Can you talk about your reparative approach to play and why it must be aggressively anti-racist?
I’m playing a little with words when I use the title Repairing Play, so it represents a few things. It’s describing a kind of play, “repairing play,” which would be play that’s anti-racist. Chapter 5, for example, discusses the game “Steal Away Jordan: Stories from America’s Peculiar Institution,” which is a role-playing game that asks players to think critically about practices of slavery.
But also “repairing play” is a call to action. We literally must repair our philosophical understanding of the term “play” itself.
Finally, “repair” is also part of “reparations,” which is things owed to Black folk in the United States for the legacy of slavery and enslavement. So the reason that this must be anti-racist is because so much of play is uncompensated. It taps into this history of appropriation in a variety of ways. Music, for example, is a big part of this story. Thinking about all of the musicians who have had their music or their art appropriated from them, commodified, and then sold by other people. It really shows how play has become this form that’s not critically examined.
In video games and game development, the work of Black, Brown and Indigenous people is often neglected because the games that have been successful and that have sold copies have been primarily marketed to a very specific white male population. And they’ve also been largely the products of white male design teams. And so, thinking about the crisis of representation happening there, repairing play is play that brings in a more diverse development sensibility and a more nuanced sense of aesthetic tools to dig in and design with.
And why is it crucial, as you argue, to rethink the politics of play in our present moment?
If you’re following the news, I think it’s obvious how anti-Blackness is everywhere right now, and how it is so painful for so many people in the Black community. BIPOC communities are really contending with a lot of discrimination. Things got worse during the past presidential administration, and with the continuation of crises such as COVID, the housing crisis, food shortages and more. So I’m hoping that my book pulls people together. I think that play is something that we can all relate to.
This is a philosophy book at its core, and part of that is trying to say that while the book itself is influenced by the world that we’re living in, it’s trying to come up with a definition of play that makes sense of how voiceless the Black, Brown and other minoritized communities have been in the conversation around play and games in today’s world.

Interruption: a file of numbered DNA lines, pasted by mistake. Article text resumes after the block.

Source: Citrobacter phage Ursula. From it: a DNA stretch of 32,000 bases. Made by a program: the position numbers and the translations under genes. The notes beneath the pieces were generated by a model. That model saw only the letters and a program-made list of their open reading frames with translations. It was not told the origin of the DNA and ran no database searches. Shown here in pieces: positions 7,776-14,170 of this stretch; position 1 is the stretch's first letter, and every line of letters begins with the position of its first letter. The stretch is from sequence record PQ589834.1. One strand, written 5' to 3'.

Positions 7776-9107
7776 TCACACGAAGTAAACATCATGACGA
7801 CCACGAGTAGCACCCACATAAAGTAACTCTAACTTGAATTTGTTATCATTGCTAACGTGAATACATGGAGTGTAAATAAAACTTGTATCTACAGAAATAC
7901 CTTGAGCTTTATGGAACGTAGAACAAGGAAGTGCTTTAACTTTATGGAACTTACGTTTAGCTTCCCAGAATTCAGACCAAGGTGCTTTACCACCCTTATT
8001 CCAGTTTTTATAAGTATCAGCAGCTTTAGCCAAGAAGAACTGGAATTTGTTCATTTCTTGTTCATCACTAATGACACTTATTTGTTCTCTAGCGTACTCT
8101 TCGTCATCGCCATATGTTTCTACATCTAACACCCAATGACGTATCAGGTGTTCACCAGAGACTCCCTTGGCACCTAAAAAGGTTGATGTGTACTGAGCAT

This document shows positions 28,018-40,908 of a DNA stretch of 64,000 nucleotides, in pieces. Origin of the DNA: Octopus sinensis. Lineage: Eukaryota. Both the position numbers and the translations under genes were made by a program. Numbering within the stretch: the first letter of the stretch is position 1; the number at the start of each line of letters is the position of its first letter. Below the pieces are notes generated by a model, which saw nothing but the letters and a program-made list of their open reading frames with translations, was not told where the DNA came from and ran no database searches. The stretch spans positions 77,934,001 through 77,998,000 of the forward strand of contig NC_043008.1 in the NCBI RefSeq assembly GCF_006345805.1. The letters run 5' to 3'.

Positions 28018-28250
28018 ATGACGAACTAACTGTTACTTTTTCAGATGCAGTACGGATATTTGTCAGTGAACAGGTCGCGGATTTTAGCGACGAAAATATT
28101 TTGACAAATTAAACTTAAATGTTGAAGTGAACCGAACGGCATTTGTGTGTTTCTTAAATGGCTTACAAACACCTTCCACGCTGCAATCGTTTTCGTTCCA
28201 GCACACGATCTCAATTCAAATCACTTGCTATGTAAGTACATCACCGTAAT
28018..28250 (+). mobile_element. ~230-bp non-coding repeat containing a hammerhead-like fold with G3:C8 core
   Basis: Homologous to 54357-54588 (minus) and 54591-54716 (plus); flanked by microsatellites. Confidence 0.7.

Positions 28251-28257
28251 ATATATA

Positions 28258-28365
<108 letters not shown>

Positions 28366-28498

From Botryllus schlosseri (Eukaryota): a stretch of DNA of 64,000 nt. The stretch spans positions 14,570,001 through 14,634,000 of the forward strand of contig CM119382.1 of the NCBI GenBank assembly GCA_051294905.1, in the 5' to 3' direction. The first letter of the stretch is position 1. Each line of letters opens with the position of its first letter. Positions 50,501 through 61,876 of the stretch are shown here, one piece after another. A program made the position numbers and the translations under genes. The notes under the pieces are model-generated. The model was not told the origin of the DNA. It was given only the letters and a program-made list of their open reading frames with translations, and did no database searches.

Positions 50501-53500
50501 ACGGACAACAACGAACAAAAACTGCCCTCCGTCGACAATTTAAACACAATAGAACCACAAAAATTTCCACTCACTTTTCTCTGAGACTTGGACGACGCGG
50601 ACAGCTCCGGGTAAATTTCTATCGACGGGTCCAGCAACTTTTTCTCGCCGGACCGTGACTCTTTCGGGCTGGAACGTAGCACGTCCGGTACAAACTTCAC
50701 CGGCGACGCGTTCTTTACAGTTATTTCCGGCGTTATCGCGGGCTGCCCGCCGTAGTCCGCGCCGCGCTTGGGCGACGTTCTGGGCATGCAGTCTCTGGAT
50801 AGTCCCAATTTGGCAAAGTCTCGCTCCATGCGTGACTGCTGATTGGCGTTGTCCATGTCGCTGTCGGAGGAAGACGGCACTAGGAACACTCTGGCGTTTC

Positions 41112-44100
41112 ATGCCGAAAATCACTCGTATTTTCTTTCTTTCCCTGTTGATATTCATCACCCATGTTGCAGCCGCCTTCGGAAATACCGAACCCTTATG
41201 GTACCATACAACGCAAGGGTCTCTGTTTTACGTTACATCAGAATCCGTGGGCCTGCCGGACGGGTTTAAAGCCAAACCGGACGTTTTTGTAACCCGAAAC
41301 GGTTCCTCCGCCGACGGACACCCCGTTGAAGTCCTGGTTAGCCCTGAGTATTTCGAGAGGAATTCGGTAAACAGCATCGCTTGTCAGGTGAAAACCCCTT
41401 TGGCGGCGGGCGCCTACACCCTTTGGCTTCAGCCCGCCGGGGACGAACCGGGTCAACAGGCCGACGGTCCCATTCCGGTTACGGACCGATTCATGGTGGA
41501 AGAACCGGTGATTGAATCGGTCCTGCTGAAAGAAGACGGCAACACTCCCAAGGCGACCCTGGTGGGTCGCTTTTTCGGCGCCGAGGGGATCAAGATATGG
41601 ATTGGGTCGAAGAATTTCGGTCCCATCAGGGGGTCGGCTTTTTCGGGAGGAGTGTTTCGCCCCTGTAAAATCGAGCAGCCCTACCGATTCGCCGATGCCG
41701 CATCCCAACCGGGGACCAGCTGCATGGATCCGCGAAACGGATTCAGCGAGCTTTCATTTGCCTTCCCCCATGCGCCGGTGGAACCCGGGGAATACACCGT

Can you also talk about how your writing style challenges the norms of white European scholarship?
This book was a blast to write. I wrote it in a month. I just sat down and started writing. I put on jazz every day, and I found this amazing creative space. As I mentioned earlier, these were ideas that had been in my head for a long time, just wanting to get out. Part of the writing of this book was deciding not to code switch. I wanted to break from the traditions and legacies of white European thought.
I was really inspired by a scholar named Fred Moten who also does this in his writing; he’s a poet. Tapping into the associative space of poetry while writing this book was important for me as part of this statement. I thought it would be important to make the book a form of play itself, one that you couldn’t just read and say, “well, this is exactly what he meant.” One that would be challenging and that you could find different associations that all led you to the same conclusion.
Who is the target audience, and what do you hope is their main takeaway?
It’s for philosophers, game designers and for people who are curious about what play is. That’s not everybody, but for this specific group of people, I think it’s going to be an important statement on how to make sense of what is happening when we play.
The main takeaway that I hope anybody gets out of reading this book is that play is not just pleasure. Play is also pain. And that’s not necessarily a bad thing. To live full, happy lives, just as much as we need pleasure in them, we need to understand and deal with things like pain, grief and suffering. Within this wonderful idea of play that we have, we actually have something that does both.
How does this fit in with Privilege of Play, another book you have coming out in April?
Privilege of Play actually tells the first part of this story, so they come out in reverse order. Privilege of Play talks about how games and play over the course of the 20th century have been cloistered in white male communities of “hobbyists.” This led to a “group think” that has excluded many BIPOC people from game design. The natural question that stems from that is, what should we do? And Repairing Play gives those answers through a theory of play that centers BIPOC people.
— Shani Murray